Dwarf flag cichlid Care Guide: Diet, Tank Mates, Diseases, Breeding & More

Updated: December 17, 2022

The Dwarf flag cichlid is a beautiful freshwater fish that is perfect for beginner aquarists. They are relatively easy to care for and are very peaceful, making them a great addition to any community tank.

This guide will teach you everything you need to know about Dwarf flag cichlid care. You’ll learn about their diet, size, lifespan, and more!

Species overview

The Dwarf Flag cichlid (Aequidens tetramerus) is a beautiful freshwater fish that’s native to Guyana, Suriname, and French Guiana.

They are found in slow-moving rivers and streams with a sandy bottom and plenty of plants and vegetation. This is something to keep in mind when setting up their tank because they will need a sandy substrate and plenty of plants to hide in.

Dwarf flag cichlids are peaceful fish but can be territorial with their own species. It’s best to keep them in pairs or groups of odd numbers so that they don’t start fighting.

These fish are popular in the aquarium scene because of their beautiful colors and patterns. They are also relatively easy to care for, which makes them a good choice for beginner fishkeepers.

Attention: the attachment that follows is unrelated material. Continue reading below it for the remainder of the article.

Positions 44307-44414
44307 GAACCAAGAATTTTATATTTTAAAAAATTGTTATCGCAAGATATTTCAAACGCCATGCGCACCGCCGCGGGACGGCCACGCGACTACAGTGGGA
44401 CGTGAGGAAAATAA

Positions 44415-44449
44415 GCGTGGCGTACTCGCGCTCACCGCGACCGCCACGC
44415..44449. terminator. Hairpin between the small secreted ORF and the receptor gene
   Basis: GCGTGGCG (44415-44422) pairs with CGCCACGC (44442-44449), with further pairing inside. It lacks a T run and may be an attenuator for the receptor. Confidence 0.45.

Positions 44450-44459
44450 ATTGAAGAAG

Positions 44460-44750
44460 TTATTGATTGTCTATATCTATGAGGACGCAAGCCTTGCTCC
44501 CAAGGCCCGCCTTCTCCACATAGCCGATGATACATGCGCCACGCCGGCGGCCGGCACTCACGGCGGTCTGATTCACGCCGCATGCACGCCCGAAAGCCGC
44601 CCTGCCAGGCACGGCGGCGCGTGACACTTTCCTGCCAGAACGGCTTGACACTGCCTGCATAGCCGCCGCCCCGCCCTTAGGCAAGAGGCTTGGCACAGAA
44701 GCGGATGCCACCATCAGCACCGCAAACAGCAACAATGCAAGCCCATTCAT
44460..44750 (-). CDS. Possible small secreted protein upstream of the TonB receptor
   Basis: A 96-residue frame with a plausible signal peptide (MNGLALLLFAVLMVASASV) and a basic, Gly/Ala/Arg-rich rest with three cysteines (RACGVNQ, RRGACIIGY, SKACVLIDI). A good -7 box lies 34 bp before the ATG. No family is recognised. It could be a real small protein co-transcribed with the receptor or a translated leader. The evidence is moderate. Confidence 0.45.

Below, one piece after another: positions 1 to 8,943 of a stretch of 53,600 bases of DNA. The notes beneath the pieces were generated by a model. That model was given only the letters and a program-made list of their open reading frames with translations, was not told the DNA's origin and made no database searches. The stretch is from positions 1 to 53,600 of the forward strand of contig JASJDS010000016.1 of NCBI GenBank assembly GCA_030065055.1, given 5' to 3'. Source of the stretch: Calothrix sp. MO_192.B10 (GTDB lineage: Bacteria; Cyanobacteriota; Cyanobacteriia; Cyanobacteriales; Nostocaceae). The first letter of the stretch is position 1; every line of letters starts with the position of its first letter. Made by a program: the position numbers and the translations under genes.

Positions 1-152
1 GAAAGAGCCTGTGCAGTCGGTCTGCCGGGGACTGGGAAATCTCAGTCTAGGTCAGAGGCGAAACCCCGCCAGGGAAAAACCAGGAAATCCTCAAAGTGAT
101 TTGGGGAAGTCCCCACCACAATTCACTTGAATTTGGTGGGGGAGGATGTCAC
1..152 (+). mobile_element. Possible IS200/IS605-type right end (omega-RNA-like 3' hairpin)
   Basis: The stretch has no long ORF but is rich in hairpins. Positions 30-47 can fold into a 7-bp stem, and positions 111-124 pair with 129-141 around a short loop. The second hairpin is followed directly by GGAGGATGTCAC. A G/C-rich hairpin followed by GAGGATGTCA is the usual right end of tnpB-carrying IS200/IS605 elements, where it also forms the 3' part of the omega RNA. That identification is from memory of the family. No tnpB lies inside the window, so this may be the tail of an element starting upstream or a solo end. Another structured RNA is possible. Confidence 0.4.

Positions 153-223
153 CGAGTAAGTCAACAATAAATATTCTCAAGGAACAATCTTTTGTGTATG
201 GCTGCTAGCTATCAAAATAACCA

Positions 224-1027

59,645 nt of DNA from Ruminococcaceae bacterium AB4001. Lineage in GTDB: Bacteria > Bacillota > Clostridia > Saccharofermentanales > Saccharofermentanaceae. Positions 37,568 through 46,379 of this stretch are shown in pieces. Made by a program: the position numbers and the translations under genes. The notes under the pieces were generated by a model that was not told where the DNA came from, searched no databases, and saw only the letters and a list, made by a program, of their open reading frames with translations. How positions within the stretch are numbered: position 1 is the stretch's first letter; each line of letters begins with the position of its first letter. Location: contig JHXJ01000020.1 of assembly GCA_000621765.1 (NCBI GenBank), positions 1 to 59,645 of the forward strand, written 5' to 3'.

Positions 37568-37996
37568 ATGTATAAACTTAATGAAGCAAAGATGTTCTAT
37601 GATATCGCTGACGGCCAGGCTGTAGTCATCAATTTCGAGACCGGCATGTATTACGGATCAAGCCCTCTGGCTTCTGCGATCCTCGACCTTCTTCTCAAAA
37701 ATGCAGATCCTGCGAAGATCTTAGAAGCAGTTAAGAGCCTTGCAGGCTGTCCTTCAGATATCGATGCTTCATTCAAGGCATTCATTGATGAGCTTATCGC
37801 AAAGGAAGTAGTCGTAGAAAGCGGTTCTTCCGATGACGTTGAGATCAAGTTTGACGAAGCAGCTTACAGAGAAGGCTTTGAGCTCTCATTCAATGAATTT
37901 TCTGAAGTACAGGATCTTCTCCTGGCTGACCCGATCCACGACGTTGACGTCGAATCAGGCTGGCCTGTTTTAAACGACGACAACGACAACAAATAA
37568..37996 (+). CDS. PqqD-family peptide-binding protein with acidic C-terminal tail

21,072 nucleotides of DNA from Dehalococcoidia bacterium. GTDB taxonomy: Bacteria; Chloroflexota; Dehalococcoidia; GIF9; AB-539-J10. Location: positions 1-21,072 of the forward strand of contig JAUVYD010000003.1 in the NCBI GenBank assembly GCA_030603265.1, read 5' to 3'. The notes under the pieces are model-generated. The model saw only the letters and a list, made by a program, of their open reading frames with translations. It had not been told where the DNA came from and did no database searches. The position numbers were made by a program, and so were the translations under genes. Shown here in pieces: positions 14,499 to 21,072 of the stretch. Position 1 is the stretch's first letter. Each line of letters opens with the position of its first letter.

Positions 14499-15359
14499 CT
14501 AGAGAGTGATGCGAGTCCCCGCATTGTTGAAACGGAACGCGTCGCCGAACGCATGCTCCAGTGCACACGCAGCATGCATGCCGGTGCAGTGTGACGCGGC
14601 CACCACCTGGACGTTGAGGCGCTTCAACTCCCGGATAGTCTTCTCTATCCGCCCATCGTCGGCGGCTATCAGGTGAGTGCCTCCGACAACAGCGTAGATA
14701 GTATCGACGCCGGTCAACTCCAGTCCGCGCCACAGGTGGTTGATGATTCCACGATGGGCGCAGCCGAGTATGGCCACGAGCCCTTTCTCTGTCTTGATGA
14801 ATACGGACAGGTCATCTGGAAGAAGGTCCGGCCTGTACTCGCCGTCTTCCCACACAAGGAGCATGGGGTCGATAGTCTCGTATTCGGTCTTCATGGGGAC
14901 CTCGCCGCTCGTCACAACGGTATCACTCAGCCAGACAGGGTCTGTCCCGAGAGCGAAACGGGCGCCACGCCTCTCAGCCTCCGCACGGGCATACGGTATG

Dwarf flag cichlid

The Dwarf flag cichlid is a beautiful freshwater fish that has a very distinct color pattern. The base color of the fish is a deep navy blue.

On their dorsal half (from head to tail), there is a very thin yellow stripe. This stripe is broken up into a few sections by small navy blue spots. These spots are also present on the caudal and anal fins.

The pectoral and ventral fins are both a solid yellow. This can make them look like they’re wearing little life jackets!

The face of the Dwarf flag cichlid is where things start to get really interesting. They have two very large eyes that almost take up the entire top half of their head.

On the bottom half of their head, there is a large mouth that curves down slightly. This mouth is full of tiny little teeth that are perfect for eating small insects and crustaceans.

The Dwarf flag cichlid is a small fish that only grows to be about 3-4 inches (7.5-10 cm) in length.


5 – 7 years


Dwarf flag cichlids only grow to be about 2.5 inches in length when fully mature.


Tank Size

The minimum tank size for a dwarf flag cichlid is 10 gallons. If you want to keep more than one of these fish in the same tank, you’ll need to add 5 gallons for each additional fish.

This is one of the smaller freshwater fish that are available and as such, doesn’t need a ton of space to roam. However, they are still active fish and will appreciate a little extra room to move around.